Posted September 7, 2018 | View original publication
For many people, it doesn’t get much better than modern electronic devices such as smartphones and computers. With a few taps of the finger, we can chat with friends, get a Lyft or skim restaurant reviews at what feels like breakneck speed.
But according to Nebraska’s Xiaoshan Xu, the devices of the future will be even faster, cheaper and more energy-efficient, thanks to a rapidly evolving field called spintronics. He’s using a $750,000 award from the U.S. Department of Energy’s Early Career Research Program to develop a novel approach that could advance basic research in this area.
“Spin-based devices will disrupt the electronics industry and be transformative,” said Xu, assistant professor of physics and astronomy, who was among 84 researchers across the nation to receive the funding this year. “We hope they can eventually replace charge-based electronics.”
Today’s devices operate by measuring electrons’ charges — positive or negative — as they move through circuits. Spintronics exploits charge, too, but it also capitalizes on another property of electrons: their spin, a characteristic that makes them act like very small magnets. Spin can be “up” or “down.” When enough electrons’ spins are in sync, all up or all down, they create magnetic fields that are measured and stored as information.
A major advantage of spintronics is that by manipulating both spin and charge, information processing and storage are faster and more compact. Spin-based devices are also more energy-efficient because electron spin can be maintained even after a power source is turned off.
But there are hurdles to clear before spin-based electronics become a reality, and Xu said he’s determined to use his research to address them.
“Manipulation and control of spin while it flows across a device has been a difficult problem to solve,” he said. “Our goal is to show that it’s doable.”
Xu’s team is tapping into resources at Nebraska’s Materials Research Science and Engineering Center (MRSEC) to engineer ultrathin layers of croconic acid, which can be sandwiched between two magnetic layers to form a three-layer spin valve that turns electricity on and off in a spin-based device. When the magnetic layers align, electrical current passes through the valve. When the magnets are oppositely positioned, the current is blocked.
The valve isn’t a new idea, and it parallels the function of a transistor in conventional electronics. But researchers have long struggled to control spin as electrons move through the middle layer, Xu said. Using croconic acid addresses that problem because it’s ferroelectric: its properties change when exposed to an external electric field.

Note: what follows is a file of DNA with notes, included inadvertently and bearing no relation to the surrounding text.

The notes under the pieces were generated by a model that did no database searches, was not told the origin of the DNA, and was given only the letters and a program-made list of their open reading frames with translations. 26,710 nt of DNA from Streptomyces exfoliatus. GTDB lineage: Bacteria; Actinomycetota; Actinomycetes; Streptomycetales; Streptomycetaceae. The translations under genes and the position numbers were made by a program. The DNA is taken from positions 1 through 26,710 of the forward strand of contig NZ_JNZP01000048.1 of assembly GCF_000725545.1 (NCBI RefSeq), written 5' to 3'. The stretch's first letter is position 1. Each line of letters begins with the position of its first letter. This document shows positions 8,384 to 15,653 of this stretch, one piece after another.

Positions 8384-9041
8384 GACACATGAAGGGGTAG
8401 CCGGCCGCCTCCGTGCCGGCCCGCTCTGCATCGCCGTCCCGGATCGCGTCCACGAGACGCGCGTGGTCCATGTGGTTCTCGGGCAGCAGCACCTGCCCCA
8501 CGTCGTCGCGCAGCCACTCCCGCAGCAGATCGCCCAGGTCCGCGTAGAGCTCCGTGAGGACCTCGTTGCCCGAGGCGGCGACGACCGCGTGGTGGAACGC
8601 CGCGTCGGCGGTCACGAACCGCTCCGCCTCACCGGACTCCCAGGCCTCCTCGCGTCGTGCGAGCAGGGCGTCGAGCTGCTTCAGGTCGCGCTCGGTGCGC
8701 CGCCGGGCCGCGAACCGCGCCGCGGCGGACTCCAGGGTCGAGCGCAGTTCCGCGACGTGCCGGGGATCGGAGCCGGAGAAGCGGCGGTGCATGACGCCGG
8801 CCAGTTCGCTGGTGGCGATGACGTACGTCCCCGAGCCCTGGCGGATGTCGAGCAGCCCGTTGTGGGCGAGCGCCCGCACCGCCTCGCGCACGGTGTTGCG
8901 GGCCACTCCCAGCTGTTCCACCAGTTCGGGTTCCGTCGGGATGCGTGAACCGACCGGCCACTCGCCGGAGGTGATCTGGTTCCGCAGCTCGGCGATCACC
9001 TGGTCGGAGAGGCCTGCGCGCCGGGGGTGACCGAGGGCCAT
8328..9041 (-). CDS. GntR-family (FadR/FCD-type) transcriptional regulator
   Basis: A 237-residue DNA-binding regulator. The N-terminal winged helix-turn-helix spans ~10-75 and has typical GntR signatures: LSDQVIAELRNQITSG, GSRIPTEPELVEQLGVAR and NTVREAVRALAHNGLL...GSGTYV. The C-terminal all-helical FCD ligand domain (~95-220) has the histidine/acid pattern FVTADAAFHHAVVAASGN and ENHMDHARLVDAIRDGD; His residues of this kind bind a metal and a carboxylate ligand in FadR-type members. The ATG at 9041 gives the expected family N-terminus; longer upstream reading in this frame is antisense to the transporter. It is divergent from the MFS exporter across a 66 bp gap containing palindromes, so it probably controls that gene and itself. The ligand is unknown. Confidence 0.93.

This means that by applying a certain electric voltage to the valve, his team can control electrons’ spin as they travel. This avoids the need to apply a magnetic field, which has a similar effect but uses much more power.
Croconic acid also combats another persistent problem in spintronics: short spin lifetime, which means electrons can’t carry information very far. The acid’s lightweight atoms — oxygen, carbon and hydrogen — and its highly organized crystal structure limit interference with spin, lengthening its duration. This translates to longer-distance travel for spin, a prerequisite for more complex applications.
Using croconic acid is novel, Xu said, because it’s an organic, or carbon-based, material. Organics are cheaper, lighter and more flexible than their inorganic counterparts. Xu’s team is showing that organics can be produced in large quantities in very thin sheets, paving the way for their widespread use in spin-based devices.
Xu credits his partnership with MRSEC, funded by the National Science Foundation, for enabling him to engineer the materials of the future.
“Before I joined Nebraska in 2012, I had the idea of working on organic ferroelectrics, but it wasn’t very solidified,” he said. “Working with MRSEC has allowed me to collect preliminary data and clarify my goals.”
The DOE Early Career Research Program supports exceptional scientists early in their careers, when many scientists do their most formative work. The program, now in its ninth year, is designed to boost the nation’s scientific workforce.